Written by Greg Moran, CEO of Chequed.com
HR is the core of most companies; the meat and potatoes of any flourishing firm. Responsible for finding and supplying top performers, talent recruiters leverage candidate and employee knowledge to ensure success. And so given such omnipotent praise, it kills us to say this, but it’s necessary: HR needs to be more like Sales and Marketing.
Sales and marketing revolves around objectivity, strategically calculated metrics, and all encompassing data. Their benchmarks and goals are easily defined and understood through analysis that is, in most cases, spot on and tied directly to actionable results. This leaves little room for inappropriate measurement or subsequent confusion over the disparity between measurement results and actual effects. “HR does that too!” you say? Well, not quite; not yet (at least for the most part).
Many of the traditional HR metrics used are insufficient, or altogether inapplicable, when considering the quality of hire. Cost per hire and time to hire, for example, tell us literally nothing about the candidates’ ability to think critically or their effect on department morale. And thus, while useful in their own right, they do not create a complete picture of a recruiter or hiring manager’s success in finding the right candidate.
Likewise, the quality of hire is vital when evaluating our hiring processes because a bad hire can lurk under an acceptable time to hire or a low turnover rate. And as we all know, a bad hire is a very dangerous thing. A study by the Society for Human Resources Management (SHRM) denotes a cost of up to five times a bad hire’s annual salary – but that’s just one of the tangible effects; never mind the soft costs associated with the decrease in productivity due to relational friction or the loss of top performers who are so frustrated with the bad hire that they up and walk.
To improve hiring there’s a new metric on the block you can incorporate into your assessments: return on hire. Return on hire refers to those intangible impacts that are measured through more qualitative metrics. Great hires add value above and beyond the basic quantitative expectations. In other words, recruiters need to determine how a new hire fits in with the overall company culture by asking questions like “Are they contributing in ways beyond actual performance measures?” and “Would I hire them again?”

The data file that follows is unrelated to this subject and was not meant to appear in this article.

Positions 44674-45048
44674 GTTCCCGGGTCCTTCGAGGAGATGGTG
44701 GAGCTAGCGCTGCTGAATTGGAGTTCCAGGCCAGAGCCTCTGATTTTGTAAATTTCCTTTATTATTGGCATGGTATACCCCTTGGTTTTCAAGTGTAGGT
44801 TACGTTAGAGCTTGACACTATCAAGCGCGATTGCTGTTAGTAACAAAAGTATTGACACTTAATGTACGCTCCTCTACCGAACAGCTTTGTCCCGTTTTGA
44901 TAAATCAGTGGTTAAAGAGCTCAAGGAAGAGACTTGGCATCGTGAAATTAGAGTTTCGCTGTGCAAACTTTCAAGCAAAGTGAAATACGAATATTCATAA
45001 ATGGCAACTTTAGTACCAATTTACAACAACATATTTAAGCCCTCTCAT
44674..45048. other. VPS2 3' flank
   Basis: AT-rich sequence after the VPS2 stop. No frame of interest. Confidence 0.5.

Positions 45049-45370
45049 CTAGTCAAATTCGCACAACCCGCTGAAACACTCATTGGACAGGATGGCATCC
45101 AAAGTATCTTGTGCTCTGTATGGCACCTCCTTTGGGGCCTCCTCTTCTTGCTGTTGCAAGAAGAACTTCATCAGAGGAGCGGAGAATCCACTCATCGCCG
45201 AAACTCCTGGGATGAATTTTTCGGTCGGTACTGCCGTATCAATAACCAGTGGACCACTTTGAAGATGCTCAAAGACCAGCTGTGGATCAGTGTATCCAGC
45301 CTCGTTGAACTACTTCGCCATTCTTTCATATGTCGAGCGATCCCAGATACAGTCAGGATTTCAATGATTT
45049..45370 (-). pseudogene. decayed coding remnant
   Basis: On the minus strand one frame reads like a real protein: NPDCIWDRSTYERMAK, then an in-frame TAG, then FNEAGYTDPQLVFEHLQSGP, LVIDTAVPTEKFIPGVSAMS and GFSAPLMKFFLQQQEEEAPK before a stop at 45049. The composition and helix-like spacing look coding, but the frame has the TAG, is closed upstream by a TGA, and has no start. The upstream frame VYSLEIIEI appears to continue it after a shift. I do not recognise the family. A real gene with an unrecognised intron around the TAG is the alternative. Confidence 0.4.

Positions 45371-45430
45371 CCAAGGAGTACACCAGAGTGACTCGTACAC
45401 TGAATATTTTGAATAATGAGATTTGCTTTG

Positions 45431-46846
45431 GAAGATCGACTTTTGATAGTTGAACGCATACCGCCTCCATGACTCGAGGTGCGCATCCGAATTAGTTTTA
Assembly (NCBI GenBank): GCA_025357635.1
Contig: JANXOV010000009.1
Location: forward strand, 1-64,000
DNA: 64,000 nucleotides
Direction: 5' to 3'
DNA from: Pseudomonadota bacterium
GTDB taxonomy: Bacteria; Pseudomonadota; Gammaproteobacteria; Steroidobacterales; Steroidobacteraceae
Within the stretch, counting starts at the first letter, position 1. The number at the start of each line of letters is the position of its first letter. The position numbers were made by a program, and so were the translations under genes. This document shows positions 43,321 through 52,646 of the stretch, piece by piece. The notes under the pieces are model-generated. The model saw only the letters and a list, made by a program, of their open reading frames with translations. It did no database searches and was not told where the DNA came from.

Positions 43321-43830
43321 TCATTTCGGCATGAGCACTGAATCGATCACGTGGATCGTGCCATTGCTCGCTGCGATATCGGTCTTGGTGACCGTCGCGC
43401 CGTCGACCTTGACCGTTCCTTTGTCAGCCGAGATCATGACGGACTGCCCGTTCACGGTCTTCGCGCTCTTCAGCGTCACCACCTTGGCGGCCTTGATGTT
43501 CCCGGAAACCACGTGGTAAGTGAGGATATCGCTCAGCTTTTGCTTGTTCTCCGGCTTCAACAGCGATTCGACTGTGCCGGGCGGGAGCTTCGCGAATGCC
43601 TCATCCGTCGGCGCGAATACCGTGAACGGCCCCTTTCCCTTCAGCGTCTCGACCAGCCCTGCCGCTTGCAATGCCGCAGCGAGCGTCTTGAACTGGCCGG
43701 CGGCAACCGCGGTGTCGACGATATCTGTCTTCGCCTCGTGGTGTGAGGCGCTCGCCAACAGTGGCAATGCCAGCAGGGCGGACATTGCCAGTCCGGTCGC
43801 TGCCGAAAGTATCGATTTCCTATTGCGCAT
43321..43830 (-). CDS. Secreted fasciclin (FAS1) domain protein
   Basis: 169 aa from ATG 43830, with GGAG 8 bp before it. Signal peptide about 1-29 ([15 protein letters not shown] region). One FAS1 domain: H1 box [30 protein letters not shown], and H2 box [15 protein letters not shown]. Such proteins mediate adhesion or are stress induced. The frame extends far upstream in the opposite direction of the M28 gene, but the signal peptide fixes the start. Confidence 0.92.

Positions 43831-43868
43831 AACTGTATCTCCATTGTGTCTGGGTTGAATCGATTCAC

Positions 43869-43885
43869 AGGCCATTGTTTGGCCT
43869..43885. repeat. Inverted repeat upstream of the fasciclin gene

To directly incorporate metrics of value and performance into our hiring process assessment, we could, for example, take a round of hiring 25 sales people. After these new hires have been in their position for a sufficient amount of time, we could consider the following:
You might also want to consider customer service scores, company awards or recognitions, and manager satisfaction. The aggregate results of such analyses are a stronger indication of the employee’s intangible contribution and, thus, serve as a valid supplement to a recruiter’s existing arsenal of metrics. These results can then be fed back into the system to further improve the overall process. Essentially, we’re attempting to identify those intangible attributes that managers and past top performers consider critical to achieving excellence, as opposed to mere satisfaction, in each position.
What’s more, causal links can also be sought out by engaging in such assessment tactics. By maintaining a stringent record of candidate information and comparing it with their subsequent value and performance results as employees, recruiters can delineate key attributes that should be pursued in future recruitment. As in Sales and Marketing, the goals of HR need to be well defined and, whenever possible, scientifically validated through such comparative processes.
HR needs to connect to business results and leverage what Sales and Marketing already knows then apply it to the hiring process. By going beyond the traditional recruitment measures, to incorporate quality of hire and return on hire data as part of our comprehensive assessment, we can demonstrate a more direct link between our hiring practices and ensuing candidate success.About the Author